Cough Syrup As a Controlled Substance

Lynne Kiesling

Over at the Adam Smith Institute, Megan Rudebeck speaks truth about the cough syrup restrictions that are now all the rage in the US. She comments on a proposed piece of legislation that would create a national cough syrup registry:

The only thing this legislation will do is create a nuisance for consumers and business owners. So pharmacies all over the United States use a sign in sheet. How will independent businesses all over the country collaborate in order to figure out if an individual has bought more than three boxes of Sudafed in a month, providing that individual is even using their real identity? The lawmakers who are proposing this legislation are from the same body that decided that emergency contraception could not be offered behind-the-counter because pharmacies did not have the facilities to keep it under lock and key. This proposal, however, requires even more involvement from pharmacy staff just to dispense ordinary cold medicine. Funny how that changed so quickly.

In this as in so many other issues, when will US policymakers learn that such restrictions do not reduce use?


8 thoughts on “Cough Syrup As a Controlled Substance

  1. They will use the same elaborate system employers use to instantly determine whether applicants for positions are citizens, legal aliens or illegal aliens. Or, they could use the system local and state law enforcement authorities use to determine whether individuals they are interviewing are here legally. I’m sure DEA would respond in time to catch the perps in the process of cough syrup abuse, just like DHS shows up to take custody of the illegal aliens for deportation. (I also still believe in Santa Claus, the Easter Bunny, the Tooth Fairy and the Great Pumpkin.)

    However, if the pharmacist doesn’t keep the records, can loss of license and the slammer be far off?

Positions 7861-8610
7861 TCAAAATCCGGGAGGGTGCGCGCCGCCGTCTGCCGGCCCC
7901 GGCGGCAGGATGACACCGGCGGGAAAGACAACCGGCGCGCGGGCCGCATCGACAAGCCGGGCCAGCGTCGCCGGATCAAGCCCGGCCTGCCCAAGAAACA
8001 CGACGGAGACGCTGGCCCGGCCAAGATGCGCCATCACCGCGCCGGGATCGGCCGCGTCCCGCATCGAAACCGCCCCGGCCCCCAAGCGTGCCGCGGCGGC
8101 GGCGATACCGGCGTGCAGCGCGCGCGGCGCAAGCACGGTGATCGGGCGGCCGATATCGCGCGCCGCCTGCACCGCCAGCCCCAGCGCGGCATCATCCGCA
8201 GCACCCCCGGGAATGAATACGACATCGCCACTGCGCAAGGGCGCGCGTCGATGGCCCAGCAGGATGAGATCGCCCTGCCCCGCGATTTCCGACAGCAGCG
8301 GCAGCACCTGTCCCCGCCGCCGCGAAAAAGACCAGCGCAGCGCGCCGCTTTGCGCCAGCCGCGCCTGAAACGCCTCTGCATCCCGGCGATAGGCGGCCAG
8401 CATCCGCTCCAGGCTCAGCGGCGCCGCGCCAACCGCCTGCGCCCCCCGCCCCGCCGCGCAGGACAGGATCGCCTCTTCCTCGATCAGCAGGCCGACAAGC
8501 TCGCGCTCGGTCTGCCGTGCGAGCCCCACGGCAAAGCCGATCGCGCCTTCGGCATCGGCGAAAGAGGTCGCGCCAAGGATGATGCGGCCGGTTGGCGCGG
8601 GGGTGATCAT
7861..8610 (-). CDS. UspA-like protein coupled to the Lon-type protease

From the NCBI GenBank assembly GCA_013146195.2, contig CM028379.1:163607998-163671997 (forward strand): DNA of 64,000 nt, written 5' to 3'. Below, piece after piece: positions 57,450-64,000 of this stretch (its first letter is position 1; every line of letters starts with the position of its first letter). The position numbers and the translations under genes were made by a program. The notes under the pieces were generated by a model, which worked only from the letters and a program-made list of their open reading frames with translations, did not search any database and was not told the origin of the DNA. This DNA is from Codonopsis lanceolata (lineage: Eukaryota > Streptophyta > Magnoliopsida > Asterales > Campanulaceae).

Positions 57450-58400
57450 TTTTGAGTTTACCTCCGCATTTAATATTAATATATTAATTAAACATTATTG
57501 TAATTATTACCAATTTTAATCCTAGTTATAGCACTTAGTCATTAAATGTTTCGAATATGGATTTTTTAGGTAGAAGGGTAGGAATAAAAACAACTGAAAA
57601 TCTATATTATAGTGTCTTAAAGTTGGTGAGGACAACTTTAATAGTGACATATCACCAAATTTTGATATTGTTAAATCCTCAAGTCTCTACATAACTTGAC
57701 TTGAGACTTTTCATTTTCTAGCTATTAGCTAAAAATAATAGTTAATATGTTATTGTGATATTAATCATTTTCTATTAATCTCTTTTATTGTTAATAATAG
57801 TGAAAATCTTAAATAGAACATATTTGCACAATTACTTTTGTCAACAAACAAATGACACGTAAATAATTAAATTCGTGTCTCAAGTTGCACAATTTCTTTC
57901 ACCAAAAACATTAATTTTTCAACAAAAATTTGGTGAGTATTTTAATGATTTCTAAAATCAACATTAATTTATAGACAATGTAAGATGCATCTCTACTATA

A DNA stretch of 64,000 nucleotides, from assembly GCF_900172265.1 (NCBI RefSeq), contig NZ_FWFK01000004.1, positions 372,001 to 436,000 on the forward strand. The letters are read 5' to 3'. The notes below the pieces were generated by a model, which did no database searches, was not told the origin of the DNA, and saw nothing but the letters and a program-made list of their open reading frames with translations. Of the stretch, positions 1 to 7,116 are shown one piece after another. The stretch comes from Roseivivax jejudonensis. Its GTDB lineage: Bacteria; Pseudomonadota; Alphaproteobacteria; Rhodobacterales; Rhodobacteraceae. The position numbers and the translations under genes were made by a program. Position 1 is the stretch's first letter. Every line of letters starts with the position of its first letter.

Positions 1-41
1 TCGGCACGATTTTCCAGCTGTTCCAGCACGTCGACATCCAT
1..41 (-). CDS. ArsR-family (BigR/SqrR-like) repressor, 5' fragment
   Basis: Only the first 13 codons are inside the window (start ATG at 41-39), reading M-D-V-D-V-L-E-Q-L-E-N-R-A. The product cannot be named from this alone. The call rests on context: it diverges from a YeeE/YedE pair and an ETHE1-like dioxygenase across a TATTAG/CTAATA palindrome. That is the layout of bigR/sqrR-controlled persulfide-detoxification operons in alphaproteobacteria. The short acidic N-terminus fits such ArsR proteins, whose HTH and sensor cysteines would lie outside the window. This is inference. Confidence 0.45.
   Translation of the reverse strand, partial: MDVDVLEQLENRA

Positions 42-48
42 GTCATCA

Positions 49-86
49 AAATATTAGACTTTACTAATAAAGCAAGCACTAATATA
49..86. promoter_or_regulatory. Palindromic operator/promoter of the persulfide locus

2. Such restrictions do reduce use. They reduce use by the law-abiding and honest, who would rather deal with a sniffle than with the hassle of the pharmacy.

    They will not, of course, reduce the use of methamphetamine at all, as most of it’s still imported from Mexico.

  3. Hi Lynne-

    There are several issues here that might merit comment. I am a lawyer, not a pharmacist, so I will gladly be corrected as necessary. That being said, the article and commentary note the possible emergence of mandatory record-keeping for over-the-counter items containing pseudoephedrine, which can be used in the manufacture of methamphetamine (hereinafter, “Meth”). “Cough syrup” does not usually contain pseudoephedrine, but it can. More likely it will be marketed as a cold remedy with containing cough suppressant. Interestingly, cough syrup which contains codeine (Robitussin AC, for instance) is already dispensed in some jurisdictions as an over-the-counter medication, but the patient may be required to sign for the item. This varies from state to state. I note that few people have decried this restriction of free trade, which has existed for years.

    The preferred product for making meth is the pill form of pseudoephedrine, such as contained in Sudafed. The pills provide an easier manner of obtaining the required chemical. Any ledger of sales kept by a pharmacy (and they are accustomed to keeping such ledgers for controlled substances) would be provided to law enforcement upon request, according to law. Law enforcement would only request such a ledger if they have an active case, usually caused by some outside information concerning the manufacture of meth. In short, the demand for the information contained within the ledger does not exist until an underlying trigger has been tripped. No collaboration of individual businesses is required. The police will sort the information to determine if their suspect has purchased, say, 40 cases of Sudafed in the past month.